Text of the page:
“Say My Name Podcast” description:
Somethings going down! Join your host, Maritza as I navigate life being twenty-something, from current events, relationships, making money moves, and experiences, cause there is always something going down, at least that’s the way it seems!
About Maritza Estrada:
As a self-proclaimed micro-influencer born and raised in Oxnard, California, Maritza has created a lane for herself and others who identify as Latinx first gens who don’t necessarily check the one size fits all box. A mother born in the United States and a father born in Mexico had a heavy influence on Maritza’s life and upbringing. Along with a life-changing diagnosis of Hodgkin’s lymphoma at age 25, life has been nothing less than interesting. In remission now, with a Bachelors in Psychology, and a Master of Social Work, Maritza has worked in the nonprofit after-school sector helping youth in her own community and backyard in Oxnard achieve their dreams, no matter how big or small. Say My Name Podcast was birthed in 2020 from the backyard conversations that include Spanglish, a mix of educational research, and a whole lot of hood. Creating a table for everyone to have a seat at was important to Maritza, and what better way than a podcast. A place to learn each other’s names, but also learn about what’s really going down.
Interview edited for brevity and clarity.
How long have you been in the podcast industry and when did you realize that it was an industry you wanted to be in?
I’ve been producing my podcast since July 2020, that’s when Say My Name launched. I always knew that I wanted to get my voice out in an impactful way. I blogged for a few years and thought about using Youtube as my platform, but it was really overwhelming and I didn’t want to be seen as an “entertainer.” I wanted to be in a space where people could share their identities with me and have tough conversations. Say My Name has a long history that evolved from my blogging to where it is now.
Can you tell us about your podcast and the inspiration behind it?
The inspiration for Say My Name came from my friends, who I feel are super diverse and who generally come from tough backgrounds and lifestyles that are underrepresented in podcast spaces. A lot of the people I know are first-generation college students or have become first-generation bachelors, masters, or even doctorate degree holders.
Our conversations while sitting around a bonfire in my backyard went from chisme and talking about hood life, to talking about why voting is important and why BLM is important. I became really inspired by the diversity in our topics and their [my friends’] life experiences. Being from Oxnard (CA) has especially inspired me because people here have really unique struggles.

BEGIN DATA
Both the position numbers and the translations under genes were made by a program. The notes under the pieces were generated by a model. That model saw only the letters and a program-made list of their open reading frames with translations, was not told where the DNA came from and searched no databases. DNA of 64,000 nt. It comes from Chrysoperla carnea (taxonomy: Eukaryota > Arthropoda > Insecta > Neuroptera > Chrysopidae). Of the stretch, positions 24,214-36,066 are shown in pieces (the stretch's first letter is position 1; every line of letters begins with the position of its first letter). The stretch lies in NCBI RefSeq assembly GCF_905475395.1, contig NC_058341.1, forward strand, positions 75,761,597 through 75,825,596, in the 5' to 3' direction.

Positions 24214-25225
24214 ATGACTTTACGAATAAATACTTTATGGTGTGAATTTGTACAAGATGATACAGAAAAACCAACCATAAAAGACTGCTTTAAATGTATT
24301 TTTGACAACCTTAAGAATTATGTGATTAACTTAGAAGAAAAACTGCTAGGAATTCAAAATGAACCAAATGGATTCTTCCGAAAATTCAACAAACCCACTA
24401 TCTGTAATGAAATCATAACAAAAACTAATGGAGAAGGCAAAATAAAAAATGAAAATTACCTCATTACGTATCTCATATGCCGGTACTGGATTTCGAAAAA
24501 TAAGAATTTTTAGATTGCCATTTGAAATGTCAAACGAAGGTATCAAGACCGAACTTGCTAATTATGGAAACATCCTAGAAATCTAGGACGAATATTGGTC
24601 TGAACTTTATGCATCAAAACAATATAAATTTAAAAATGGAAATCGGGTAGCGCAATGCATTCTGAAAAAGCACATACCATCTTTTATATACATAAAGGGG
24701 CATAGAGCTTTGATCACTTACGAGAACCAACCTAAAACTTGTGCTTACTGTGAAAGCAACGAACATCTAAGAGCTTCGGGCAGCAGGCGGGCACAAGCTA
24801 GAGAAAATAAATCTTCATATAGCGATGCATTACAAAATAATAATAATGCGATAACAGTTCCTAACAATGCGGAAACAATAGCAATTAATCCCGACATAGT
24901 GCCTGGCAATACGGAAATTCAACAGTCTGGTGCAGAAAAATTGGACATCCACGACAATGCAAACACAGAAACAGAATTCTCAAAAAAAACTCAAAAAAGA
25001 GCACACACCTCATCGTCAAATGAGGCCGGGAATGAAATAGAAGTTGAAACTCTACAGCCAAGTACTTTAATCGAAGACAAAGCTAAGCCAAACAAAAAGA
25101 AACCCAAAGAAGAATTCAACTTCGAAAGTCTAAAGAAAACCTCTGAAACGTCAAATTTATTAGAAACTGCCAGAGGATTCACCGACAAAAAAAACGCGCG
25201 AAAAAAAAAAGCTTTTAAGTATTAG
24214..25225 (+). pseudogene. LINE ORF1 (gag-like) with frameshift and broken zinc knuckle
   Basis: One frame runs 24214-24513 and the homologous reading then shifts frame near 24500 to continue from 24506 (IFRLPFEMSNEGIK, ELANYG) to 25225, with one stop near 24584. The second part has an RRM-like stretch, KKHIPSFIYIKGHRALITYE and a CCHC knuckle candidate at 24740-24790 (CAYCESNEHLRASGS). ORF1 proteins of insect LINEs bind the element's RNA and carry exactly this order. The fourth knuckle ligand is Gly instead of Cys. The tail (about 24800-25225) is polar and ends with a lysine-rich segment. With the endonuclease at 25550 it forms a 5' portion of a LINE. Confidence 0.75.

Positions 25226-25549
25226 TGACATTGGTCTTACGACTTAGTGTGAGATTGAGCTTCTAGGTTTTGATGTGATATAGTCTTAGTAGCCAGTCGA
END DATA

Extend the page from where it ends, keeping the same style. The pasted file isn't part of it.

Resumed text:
So sitting around and speaking to friends is where the idea for the podcast began to form and come to life. I knew I wanted Say My Name to be a place where everyone could have a seat at the table and have their opinions and values be heard. My initial co-host felt the same.
How did the podcast name come up?
We went through various cycles with the name. Originally we were going to name it, Deal with It but ended up feeling that could be interpreted as too passive-aggressive or confrontational. So I started to think about an ongoing joke with a friend where we say that his name doesn’t fully represent who he really is and his intersectional identity. His name is really simple and straightforward and we feel that his name on paper doesn’t do him justice. Equally, I’ve always struggled with my name – Maritza- which people have mispronounced my whole life. I’ve been teaching others how to say my name my whole life and that’s how Say My Name was born. Initially, we were really apprehensive about it because there is a say her name and say his name movement in BLM. It took a few months to establish the name and logo. A lot of research went into it – a lot of reaching out to friends of mine who are heavily involved in the BLM movement and who are Black identifying and asking them are you offended/what do you think? Should I be worried about this? In the end, the feedback was that the name worked out and no one I asked felt offended by it.
Now the name of the podcast has taken on a life of its own. Mainly because when we teach others how to say my name we don’t just mean learn it and how to pronounce it, we also mean learn who I am and what I’m about. There is always something going on behind our names.
Do you have any other projects in the works?